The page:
And the shopkeepers’ new responsibilities? Instead of dealing with each individual customer’s needs, they now monitored the shelves, restocking items when the “signal card” or the signal—an empty shelf—appeared. Once they saw the signal, they’d simply go to the storeroom to refill the shelf. It’s basically still the same method you see in grocery stores today. Where they might have had a few hundred items in the 1930’s, your average supermarket these days keeps over 42,000 items in stock. Each item has a place. When one is removed and its barcode scanned, an electronic record is kept, inventory levels monitored, and items are reordered and restocked based on a maximum amount of space available. So if a shelf holds ten gallons of milk, you stock to the maximum quantity stockable.

From Tennessee Grocery Stores to Japanese Factory Floors

Kanban and lean manufacturing freepoint technologies

Taiichi Ohno, Industrial Engineer, and Father of the Toyota Production System

During the 1950’s, Toyota engineers and executives paid a visit to Dearborn, Michigan to Ford’s River Rouge Factory. At the time Ford and GM were the largest automakers in the world and Toyota was not even a blip on the radar. After the visit, Toyota concluded that while Ford was massive in size and impressive, Toyota didn’t have the resources to match Ford’s production. So Toyota sought out another manufacturing method.

Just-in-Time (JIT) was implemented and designed at Toyota by Taiichi Ohno who took over 15 years to perfect their system. During the 1970’s many western visitors would bring back Kanban cards and want to implement the systems within their own manufacturing facilities, often with little real understanding of how they worked. It was not until the 1980’s that Kanban control really started to be understood in the West. In American supermarkets like the Piggly Wiggly, that Toyota managers discovered a different set of tools to govern their manufacturing processes: tight control over inventory quantities and storage space, and a better way to get service to the end-user (the milk rack). This was the origin of the material pull system. When you wander into any modern grocery store today, you are seeing the Kanban system in action.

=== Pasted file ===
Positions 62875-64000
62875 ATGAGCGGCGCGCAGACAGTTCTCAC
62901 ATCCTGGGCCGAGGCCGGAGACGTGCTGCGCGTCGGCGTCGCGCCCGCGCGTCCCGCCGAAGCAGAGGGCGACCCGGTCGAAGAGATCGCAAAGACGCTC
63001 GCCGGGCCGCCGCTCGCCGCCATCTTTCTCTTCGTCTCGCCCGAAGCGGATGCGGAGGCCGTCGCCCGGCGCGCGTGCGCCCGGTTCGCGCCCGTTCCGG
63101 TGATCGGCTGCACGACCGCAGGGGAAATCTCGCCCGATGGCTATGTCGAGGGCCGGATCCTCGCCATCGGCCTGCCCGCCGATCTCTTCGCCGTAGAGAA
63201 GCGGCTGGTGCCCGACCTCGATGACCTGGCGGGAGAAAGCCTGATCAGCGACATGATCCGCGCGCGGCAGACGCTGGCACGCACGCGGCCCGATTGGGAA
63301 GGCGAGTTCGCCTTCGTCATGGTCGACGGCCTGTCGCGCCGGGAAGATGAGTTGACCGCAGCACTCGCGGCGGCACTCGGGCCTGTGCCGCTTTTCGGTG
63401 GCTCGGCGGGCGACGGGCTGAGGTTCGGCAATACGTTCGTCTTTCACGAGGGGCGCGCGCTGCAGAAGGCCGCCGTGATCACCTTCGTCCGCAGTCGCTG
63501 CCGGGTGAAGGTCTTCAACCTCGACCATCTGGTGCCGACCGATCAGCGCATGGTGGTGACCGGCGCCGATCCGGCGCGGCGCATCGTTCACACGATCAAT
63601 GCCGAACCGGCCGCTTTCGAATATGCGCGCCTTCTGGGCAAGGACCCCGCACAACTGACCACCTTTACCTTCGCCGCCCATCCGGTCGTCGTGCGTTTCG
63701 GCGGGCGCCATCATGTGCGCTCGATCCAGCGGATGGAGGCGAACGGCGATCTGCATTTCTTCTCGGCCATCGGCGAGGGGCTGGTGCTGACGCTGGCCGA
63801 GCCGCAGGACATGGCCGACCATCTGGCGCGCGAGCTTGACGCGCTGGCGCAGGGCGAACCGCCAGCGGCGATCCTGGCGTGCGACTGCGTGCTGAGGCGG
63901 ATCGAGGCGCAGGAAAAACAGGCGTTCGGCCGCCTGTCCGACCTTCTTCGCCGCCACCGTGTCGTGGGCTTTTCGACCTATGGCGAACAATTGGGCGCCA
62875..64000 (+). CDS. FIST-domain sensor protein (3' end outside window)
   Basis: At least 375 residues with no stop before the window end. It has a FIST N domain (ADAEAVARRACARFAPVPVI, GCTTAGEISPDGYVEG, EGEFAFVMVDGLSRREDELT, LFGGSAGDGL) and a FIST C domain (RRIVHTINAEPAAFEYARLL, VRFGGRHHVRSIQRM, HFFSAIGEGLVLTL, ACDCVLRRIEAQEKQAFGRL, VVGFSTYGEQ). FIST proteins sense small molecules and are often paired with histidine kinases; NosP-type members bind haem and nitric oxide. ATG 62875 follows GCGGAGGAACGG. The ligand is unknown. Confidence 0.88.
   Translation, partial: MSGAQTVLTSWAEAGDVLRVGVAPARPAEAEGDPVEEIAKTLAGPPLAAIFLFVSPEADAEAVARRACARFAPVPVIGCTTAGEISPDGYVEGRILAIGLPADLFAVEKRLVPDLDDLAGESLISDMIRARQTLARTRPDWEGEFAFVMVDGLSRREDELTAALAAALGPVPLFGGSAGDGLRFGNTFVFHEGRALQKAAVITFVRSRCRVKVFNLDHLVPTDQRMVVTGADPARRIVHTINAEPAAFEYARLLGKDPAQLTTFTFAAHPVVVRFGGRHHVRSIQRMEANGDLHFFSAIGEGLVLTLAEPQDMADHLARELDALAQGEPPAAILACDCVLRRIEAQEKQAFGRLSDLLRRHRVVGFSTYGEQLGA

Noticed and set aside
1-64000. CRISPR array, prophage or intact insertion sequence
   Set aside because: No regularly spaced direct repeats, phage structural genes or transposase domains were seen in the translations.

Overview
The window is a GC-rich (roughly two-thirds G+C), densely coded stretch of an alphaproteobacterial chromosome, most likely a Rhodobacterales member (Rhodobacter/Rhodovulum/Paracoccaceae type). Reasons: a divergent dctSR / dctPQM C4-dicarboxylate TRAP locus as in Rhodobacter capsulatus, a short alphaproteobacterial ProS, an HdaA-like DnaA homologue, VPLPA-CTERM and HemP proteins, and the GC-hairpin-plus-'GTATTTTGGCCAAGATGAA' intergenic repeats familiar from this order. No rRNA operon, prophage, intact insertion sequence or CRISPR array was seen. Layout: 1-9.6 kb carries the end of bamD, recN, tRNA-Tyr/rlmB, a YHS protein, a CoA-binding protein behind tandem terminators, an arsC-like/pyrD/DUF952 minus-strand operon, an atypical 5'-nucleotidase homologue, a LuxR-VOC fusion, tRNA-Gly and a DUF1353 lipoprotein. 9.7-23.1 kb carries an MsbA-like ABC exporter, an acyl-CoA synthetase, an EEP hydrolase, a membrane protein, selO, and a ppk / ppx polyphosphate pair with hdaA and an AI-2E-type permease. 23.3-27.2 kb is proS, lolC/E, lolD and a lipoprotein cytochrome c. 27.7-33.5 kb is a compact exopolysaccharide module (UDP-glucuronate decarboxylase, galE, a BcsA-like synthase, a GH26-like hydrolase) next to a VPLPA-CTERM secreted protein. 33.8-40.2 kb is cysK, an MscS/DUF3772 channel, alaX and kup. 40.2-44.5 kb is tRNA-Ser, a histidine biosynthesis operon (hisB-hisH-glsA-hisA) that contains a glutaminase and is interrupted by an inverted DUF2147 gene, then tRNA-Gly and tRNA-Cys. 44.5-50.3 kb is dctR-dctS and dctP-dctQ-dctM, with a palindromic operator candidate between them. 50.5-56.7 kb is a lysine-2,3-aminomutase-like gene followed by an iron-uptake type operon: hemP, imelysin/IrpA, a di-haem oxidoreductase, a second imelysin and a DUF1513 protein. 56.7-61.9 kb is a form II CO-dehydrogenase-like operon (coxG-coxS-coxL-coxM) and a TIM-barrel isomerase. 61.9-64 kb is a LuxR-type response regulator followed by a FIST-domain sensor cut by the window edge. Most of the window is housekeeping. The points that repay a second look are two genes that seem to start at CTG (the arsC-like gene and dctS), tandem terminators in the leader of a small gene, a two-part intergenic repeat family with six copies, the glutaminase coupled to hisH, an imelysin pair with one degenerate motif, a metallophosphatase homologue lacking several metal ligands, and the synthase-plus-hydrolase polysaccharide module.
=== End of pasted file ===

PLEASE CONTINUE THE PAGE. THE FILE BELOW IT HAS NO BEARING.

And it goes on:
When implementing factory floor solutions, choose a technology partner who understands lean manufacturing and knows how to enhance your technology solutions. At FreePoint Technologies, our team will ensure your plant has everything it needs to meet your demands and more. Contact us to learn more today.

____________

Join us in Part 2 of this blog series where we answer the question, “Are Lean Manufacturing and Kanban still relevant?”

FreePoint Named One of Manufacturing Technology Insights Top Industrial IoT Solution Providers of 2019

Manufacturing Technology Insights IIOT Top Logo

FreePoint Technologies is excited to announce that we have been named one of Manufacturing Technology Insights Top 10 Industrial IoT Solution Providers of 2019.